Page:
In the summer of 2016, Andrea Lani and her family left Maine to go on a hike. A 500-mile hike, Denver to Durango, on the Colorado Trail. She and her husband Curry had done the same hike 20 years earlier, but this time they were going with their boys Milo (15 and acting it) and 11-year old twins Emmet and Zephyr. What did they think they were doing?

Stories about long hikes can be picaresque (Bill Bryson’s “A Walk in the Woods”). They might focus on exotic cultures (“A Short Walk in the Hindu Kush,” by Eric Newby) or the natural world (John Muir’s “A Thousand-Mile Walk to the Gulf”). But beneath the mechanics of the venture, most such accounts are at heart about leaving life’s routine to seek some kind of enlightenment. “Uphill Both Ways” talks a lot about nature, the environment and humankind’s impact on the natural world, but at its core it is about the author stepping away from day-to-day life to seek revitalization on the trail.

But let’s begin with the mechanics. As a reasonably experienced backpacker, the first thing I checked in Lani’s book was her equipment list, the things they carried. Therma-rest pads, sleeping quilts (not bags), and very light backpacks for everyone. Hiking poles for the adults but not the children. One tent. Rain gear and gaiters all around, and warm layers for the cold nights above tree-line. So far, so good.

No bear canister for food, but those are heavy and not necessary if you aren’t around problem bears. Umbrellas and one or another bit of electronica for everyone. Well, OK I guess. Light shoes instead of boots, even though Curry has a pair of Peter Limmer’s from over in New Hampshire and they’re hiking 500 miles. Only Andrea carries sun block. Fewer spare clothes than I’d want and only one water purifying UV light for the group. I’m getting less comfortable here. But they know the trail and from her description they are usually no more than a day from a road or town.

No stove. What? That’s gotta be a mistake. I read the list again – no stove. No fuel bottle, no matches, no lighter. No hot food at night, no hot drink in the morning, no emergency water purification back-up. To save maybe four pounds? That’s a terrible decision. Suddenly, I’m not so eager to be on this trek.

And then we’re off, and I start feeling better. Lani has a fine sense of the geology, biology and topography of the land she’s crossing, and feeds us interesting tidbits of its cultural and economic history. And she’s presenting the right attitude for a long trail hiker. “The point of this hike,” she says, “is to be here on the trail.”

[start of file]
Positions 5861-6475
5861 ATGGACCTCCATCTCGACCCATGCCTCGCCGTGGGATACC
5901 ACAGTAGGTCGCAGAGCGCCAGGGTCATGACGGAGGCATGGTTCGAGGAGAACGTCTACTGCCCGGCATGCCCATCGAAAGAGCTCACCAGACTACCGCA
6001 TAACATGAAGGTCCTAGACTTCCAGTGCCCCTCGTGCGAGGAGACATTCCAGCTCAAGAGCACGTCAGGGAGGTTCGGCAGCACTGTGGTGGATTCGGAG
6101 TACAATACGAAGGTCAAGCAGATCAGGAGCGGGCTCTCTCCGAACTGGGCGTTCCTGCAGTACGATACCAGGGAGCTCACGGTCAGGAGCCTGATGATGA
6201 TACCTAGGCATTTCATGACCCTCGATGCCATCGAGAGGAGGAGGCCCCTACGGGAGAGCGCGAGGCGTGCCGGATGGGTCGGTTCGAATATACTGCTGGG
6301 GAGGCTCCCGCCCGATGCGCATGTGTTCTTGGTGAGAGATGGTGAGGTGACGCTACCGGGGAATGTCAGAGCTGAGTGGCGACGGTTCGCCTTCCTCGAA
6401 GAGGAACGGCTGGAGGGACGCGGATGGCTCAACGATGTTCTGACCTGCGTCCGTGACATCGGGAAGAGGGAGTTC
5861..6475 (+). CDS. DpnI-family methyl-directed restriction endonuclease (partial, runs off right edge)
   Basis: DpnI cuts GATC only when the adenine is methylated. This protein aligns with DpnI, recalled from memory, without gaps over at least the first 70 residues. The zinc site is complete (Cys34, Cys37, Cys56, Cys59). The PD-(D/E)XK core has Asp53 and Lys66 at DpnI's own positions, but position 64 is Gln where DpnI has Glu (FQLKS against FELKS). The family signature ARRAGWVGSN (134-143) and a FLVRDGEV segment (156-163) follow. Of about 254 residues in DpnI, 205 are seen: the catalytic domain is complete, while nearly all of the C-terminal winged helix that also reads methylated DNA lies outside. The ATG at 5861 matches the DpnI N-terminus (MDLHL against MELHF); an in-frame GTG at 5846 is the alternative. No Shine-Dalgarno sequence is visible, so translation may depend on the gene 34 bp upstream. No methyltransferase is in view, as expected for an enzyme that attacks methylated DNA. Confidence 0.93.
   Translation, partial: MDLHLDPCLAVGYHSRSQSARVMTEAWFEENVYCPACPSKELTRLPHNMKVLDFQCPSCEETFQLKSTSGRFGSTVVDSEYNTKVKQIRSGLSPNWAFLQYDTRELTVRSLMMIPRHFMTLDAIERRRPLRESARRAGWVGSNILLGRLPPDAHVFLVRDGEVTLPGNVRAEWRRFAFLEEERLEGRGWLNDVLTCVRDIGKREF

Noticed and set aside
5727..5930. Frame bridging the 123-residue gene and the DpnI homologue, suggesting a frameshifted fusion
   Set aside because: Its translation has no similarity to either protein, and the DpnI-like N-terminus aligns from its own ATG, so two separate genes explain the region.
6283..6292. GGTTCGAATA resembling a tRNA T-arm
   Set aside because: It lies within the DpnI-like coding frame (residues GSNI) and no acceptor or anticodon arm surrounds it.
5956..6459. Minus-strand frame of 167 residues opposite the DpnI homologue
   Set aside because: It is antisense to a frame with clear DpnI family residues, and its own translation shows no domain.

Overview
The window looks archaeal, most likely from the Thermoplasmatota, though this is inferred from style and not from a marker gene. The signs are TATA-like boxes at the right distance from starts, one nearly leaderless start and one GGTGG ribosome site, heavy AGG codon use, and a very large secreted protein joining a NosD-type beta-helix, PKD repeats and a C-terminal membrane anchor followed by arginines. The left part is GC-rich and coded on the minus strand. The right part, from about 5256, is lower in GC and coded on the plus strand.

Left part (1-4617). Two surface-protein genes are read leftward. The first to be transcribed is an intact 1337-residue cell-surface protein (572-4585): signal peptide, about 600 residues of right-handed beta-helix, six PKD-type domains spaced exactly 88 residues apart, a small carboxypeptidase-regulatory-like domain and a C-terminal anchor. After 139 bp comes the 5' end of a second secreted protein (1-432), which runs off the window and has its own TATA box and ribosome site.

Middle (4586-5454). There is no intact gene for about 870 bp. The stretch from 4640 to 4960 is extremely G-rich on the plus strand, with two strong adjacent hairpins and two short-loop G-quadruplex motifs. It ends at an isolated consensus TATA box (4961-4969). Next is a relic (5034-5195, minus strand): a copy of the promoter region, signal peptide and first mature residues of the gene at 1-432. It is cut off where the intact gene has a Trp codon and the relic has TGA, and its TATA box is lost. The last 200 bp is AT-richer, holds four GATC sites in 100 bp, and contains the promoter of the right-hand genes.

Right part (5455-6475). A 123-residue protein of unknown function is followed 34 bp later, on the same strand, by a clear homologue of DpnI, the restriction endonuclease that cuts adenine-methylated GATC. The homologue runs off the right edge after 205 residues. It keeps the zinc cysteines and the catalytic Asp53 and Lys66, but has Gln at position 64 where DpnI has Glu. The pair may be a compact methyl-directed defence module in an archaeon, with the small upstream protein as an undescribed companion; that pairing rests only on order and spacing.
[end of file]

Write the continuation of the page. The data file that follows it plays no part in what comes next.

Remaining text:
Each chapter describes a leg of the trip, and each is introduced with a lovely pencil drawing (uncredited, so I assume they are hers) of a flower, leaf or butterfly that she’s seen along the trail. She knows these from growing up in Colorado, and readers who’ve visited the Rockies will recognize them as well. They will also recognize the woods and wildlife. A moose, looking like it was “made up of spare parts,” or an old burn filled with jackstrawed lodgepole pines.

Andrea does her best to focus on her here and now, but she can’t get away from the other things she’s carrying. She’s angry about the job she hates and angry about being caught in a place, Maine, she doesn’t like. She resents her role in making and breaking camp, and by extension her role at home. She’s grumpy about other hikers on the trail and unhappy with the way other people are using the territory she’d rather have to herself. She hates the cattle grazing, mining, and road-building in the public lands she’s hiking through, and as the trip progresses I’m increasingly worried about what seems to be an uncertain relationship with her husband.

The days turn into a grind. “As I trudge upward I vow never to go hiking again.” The trail presents a repetitive sameness of ridges and valleys, aspen and sage, talus and scree. They get a lot of rain, suffer bad campsites and endure far too many “cold, dismal meals” of reconstituted mush.

Then she gets a new pair of shoes. Durango is close, and like a team of horses that smells the barn, they finish with a push, right on schedule. They get home a day before the boys are due to start school.

“Am I happier than I was five years ago?” she asks in her epilogue.  Not surprisingly, yes.  “I’ve taken the lessons of the trail to heart” “try to appreciate the here and now, and approach obstacles like mountain ranges, one step at a time.” A new job, still not perfect, is perfectly OK, and things sound much more comfortable at home than they seemed on the trail.  She is even contemplating a new backpacking trip.  But the next time, she vows, “I’ll bring a stove.”

John Alden, a retired archaeologist, once spent six weeks backpacking in the Frank Church/River of No Return Wilderness.

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